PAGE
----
Changes in reef latitude

Since the 1980s, researchers have hypothesized that nutrient levels rather than temperature are the main factor controlling the latitudinal bounds of coral reefs, but the issue remains controversial. New results from an extensive survey of reefs in South Florida by a Harbor Branch Oceanographic Institution research team strongly support this hypothesis. The research suggests that, by supporting blooms of harmful seaweed, increasing nutrient pollution levels are reducing the areas where reef-building coral can survive, a result the team believes it is directly observing in Florida waters.

On Mon., Feb. 20, Brian Lapointe, a marine ecologist at Harbor Branch who leads the survey program, will present data from the research for the first time publicly at a 10:30 a.m. Hawaii Std. Time (3:30 p.m. EST) scientific session of the 2006 Ocean Sciences meeting in Honolulu (http://www.agu.org/meetings/os06/) . He will also discuss the results at an 11:00 a.m. Hawaii Std. Time (4:00 p.m. EST) press conference on Wed., Feb. 22.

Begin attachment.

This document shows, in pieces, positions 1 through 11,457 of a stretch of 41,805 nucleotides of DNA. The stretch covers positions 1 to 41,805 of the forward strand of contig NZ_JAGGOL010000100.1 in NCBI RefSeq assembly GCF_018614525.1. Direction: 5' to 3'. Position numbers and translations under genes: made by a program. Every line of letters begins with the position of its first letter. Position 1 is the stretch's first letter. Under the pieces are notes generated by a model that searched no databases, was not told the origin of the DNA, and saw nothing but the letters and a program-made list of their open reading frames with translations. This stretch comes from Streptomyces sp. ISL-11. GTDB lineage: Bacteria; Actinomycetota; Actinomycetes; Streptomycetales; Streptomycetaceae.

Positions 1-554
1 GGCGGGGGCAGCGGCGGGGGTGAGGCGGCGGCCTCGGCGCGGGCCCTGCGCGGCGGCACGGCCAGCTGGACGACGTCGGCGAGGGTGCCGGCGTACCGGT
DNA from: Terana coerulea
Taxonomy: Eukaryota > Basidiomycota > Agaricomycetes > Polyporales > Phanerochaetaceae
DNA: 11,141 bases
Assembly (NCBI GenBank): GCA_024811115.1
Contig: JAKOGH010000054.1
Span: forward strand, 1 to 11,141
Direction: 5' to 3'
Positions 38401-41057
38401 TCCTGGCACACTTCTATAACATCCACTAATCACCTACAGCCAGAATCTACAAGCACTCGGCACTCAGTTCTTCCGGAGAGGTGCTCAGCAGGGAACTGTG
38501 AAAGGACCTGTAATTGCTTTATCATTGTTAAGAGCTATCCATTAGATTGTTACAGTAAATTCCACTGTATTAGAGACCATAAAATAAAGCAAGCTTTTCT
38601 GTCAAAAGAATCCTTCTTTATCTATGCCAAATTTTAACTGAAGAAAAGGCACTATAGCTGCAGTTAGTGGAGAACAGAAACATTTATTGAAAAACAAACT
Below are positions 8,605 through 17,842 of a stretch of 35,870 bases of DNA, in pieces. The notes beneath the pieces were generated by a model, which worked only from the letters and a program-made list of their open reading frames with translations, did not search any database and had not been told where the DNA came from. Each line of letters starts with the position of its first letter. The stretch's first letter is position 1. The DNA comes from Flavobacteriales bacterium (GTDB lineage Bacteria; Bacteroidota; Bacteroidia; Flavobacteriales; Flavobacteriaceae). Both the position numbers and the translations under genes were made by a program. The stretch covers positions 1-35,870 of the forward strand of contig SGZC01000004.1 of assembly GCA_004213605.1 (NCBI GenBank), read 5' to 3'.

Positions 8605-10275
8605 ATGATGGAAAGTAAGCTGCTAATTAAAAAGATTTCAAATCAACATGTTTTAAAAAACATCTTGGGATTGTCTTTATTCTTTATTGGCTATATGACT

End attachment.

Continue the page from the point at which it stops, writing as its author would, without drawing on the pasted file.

Temperature is a key determinant of the extent of shallow water reefs. Nonetheless, some waters that are warm enough for reef building corals do not have them. In Florida, for instance, reef-building coral s are for the most part not found north of Palm Beach County, about a third of the way up the coast. This boundary appears to have been similar throughout the state's geological history, yet corals thrive in Bermuda, well north of there where temperatures are cooler.

One idea is that, both historically and now, this Florida coral cut-off has been determined by nutrient levels. Corals' need for oligotrophic, or nutrient poor, water is well known, but the relative importance of temperature and nutrients in defining coral range can be difficult to discern. Lapointe believes, based on more than 20 years of research at reefs in Florida and the Caribbean, that levels of the nutrient ph

Contact: Mark Schrope
Harbor Branch Oceanographic Institution

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